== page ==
My entire life I have been waiting for a voice of reason to come to our political system. Unfortunately I have only seen more insanity people on extreme agendas doing the same thing repetitively expecting a different response. When will the middle develop a backbone and rise to show some hope of logical debate and compromise? I think the recent government shutdown has made some people wake up and say that we need to fix this idiocracy. I just hope that the majority of Americans who I believe to be moderates will come together finally and make a stand. If so and if it is successful I believe we will only increase the number of Americans who are active in our political system, as the vast majority of people whom I talk to are not active because they think there is no logic or reason to our current system or choice in candidates.

  10. December 13, 2015 5:05 pm

    Just as relevant today as it was 6 years ago. Davy Crockett for president.

  11. December 6, 2016 9:40 am

    Moderate is an ill conceived word. Most extreme right/left “thinkers” are not thinking at all and actually are the positions that require the least backbone. A self-labeled liberal or conservative is simply taking the lowest and safest road in aligning with one of two well established factions for social/cultural, political, or financial gains. They naturally have louder voices due to comprising the composite bodies of two angrily dueling behemoths, but frenzy does not equate to passion. Perhaps passion is more evident when you think, speak, and act with authentic reflection and consideration rather than taking cheap bets on crude victories.

  12. forwhatimustwrite permalink
    June 17, 2017 3:59 pm

    Here’s a nice piece of information I typed up:

  13. forwhatimustwrite permalink
    June 30, 2017 6:07 pm

    I’d say in order for moderates to effectively compete in the political arena, they’d have to do a handful of things. 1) set up a moderate political union. 2) host a moderate political convention, and 3) work to set up a moderate political party and host a convention every election year like the Republican and Democratic Party does. You see the conservatives have both a political union and political convention but the liberals do not and that’s one of the many reasons the conservatives have been so successful at defeating the conservatives. The liberals really are weak and they’ve done nothing to stand up against the conservatives. If use moderates could stand up to both the liberals and conservatives then we could all really succeed in the political arena.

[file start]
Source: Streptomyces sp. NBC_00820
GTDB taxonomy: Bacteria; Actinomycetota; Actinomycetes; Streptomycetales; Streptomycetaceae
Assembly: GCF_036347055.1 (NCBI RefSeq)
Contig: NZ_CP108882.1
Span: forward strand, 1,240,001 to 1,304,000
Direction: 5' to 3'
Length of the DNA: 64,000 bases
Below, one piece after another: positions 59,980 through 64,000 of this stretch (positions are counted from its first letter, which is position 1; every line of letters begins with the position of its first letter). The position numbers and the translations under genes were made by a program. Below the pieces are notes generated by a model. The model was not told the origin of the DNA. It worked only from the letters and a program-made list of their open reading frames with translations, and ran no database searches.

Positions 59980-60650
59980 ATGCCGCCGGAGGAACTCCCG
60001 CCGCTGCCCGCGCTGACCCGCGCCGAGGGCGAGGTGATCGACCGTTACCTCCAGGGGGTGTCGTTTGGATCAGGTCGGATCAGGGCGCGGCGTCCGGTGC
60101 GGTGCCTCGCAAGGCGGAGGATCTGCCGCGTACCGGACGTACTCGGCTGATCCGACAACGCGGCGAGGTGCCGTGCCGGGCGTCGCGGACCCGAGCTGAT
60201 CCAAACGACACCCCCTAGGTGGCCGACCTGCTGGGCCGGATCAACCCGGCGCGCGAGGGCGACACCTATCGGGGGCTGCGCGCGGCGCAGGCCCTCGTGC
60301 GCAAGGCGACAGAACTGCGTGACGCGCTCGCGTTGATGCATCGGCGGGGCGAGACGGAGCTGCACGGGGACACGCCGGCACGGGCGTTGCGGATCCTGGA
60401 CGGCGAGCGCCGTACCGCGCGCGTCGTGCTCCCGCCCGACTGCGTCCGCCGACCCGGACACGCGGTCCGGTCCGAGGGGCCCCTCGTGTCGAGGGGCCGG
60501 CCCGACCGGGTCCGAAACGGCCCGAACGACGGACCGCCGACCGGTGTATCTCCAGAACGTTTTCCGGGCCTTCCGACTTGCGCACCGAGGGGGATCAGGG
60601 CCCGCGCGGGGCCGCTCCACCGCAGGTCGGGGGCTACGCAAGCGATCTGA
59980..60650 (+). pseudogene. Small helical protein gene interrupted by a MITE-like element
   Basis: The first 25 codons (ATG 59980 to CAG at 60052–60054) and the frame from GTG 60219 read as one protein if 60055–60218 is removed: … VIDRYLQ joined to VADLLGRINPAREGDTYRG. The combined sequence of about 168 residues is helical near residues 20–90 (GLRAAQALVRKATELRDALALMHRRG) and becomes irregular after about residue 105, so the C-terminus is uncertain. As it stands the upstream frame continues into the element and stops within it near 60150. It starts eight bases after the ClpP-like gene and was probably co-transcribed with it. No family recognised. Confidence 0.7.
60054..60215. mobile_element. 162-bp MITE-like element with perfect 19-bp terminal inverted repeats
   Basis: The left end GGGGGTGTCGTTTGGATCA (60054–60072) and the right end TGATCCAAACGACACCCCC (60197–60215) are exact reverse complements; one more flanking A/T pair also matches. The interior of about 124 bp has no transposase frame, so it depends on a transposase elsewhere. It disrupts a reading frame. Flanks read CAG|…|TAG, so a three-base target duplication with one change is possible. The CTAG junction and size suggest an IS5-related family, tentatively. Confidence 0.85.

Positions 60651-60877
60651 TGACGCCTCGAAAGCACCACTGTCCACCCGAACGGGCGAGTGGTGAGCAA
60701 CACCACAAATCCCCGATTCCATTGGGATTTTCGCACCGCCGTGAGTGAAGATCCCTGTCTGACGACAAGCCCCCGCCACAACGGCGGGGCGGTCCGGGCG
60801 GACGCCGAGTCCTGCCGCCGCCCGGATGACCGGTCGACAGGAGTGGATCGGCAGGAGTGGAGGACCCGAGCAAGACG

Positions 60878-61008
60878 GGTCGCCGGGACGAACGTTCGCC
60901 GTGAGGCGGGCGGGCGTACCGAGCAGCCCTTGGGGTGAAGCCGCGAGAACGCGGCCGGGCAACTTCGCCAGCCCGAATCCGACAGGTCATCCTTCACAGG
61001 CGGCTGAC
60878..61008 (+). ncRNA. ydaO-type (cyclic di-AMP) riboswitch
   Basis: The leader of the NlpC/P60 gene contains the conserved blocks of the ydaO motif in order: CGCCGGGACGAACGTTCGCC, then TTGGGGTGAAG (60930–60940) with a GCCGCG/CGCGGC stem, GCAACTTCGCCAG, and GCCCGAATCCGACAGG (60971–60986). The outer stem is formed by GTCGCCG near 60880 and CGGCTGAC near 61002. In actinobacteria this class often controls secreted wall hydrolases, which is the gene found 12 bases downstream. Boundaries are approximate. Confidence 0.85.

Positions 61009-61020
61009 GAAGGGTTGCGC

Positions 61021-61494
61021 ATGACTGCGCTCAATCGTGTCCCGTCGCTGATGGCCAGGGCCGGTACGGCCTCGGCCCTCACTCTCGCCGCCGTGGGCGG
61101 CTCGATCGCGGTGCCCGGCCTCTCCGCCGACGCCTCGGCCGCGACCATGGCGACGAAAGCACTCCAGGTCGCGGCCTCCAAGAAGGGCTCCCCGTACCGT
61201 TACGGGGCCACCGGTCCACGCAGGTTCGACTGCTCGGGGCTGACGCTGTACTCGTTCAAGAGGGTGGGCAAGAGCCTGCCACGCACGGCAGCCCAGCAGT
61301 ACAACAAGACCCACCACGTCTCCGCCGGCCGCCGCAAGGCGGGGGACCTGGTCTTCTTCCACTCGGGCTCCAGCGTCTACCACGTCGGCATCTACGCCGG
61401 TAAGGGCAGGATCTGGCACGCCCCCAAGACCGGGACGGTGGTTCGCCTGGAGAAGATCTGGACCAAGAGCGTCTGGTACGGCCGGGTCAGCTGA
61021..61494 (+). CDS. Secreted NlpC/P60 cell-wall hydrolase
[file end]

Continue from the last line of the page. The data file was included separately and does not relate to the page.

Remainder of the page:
14. April 5, 2021 10:33 pm

    YES…thank you! So here’s an idea… If reality shows can be used to find brides for Bachelors and music idols, why can’t we use them to create a 3rd party “alliance” and allow all 50 states to nominate 50 presidential candidates? I know it sounds weird, but stay with me…
    Democracy is wonderful, but maybe it needs a “face-lift” every decade or so. How frustrating is it when primary season arrives only to find out that a short list of candidates have already been selected for you by “The Party”. Then, once you’ve done your due diligence, you find that many of the moderates you like have been eliminated before the election process has begun through little more than rumors and backroom deals.
    While the idea of using reality TV seems a bit odd at first, it’s hard to imagine it being any more chaotic than the past few election cycles that we’ve been forced to endure. Of course, it would have to be managed and produced in a classier way than most of the typical shows we’ve seen, but that’s entirely possible. The show could spend weeks interviewing each state’s candidates, and allow viewers to vote on & eliminate 5 each week until a “top 10” have been selected for a final primary election.
    Since the DNC and RNC would most likely laugh at something this new, this could be the opportunity that a moderate 3rd party has been waiting for. The show could also focus on demonstrating positive new approaches to discussing & resolving issues? Folks on both sides could sit down and R-A-T-I-O-N-A-L-L-Y discuss the gray areas of issues that many are currently afraid to talk about. No judgement…no cancel-culture.
    The possibilities here are endless. The idea isn’t to change democracy, but instead to make it more accessible and “user friendly” for the American voter. If we want new and better results, we’ve got to create new and better ideas.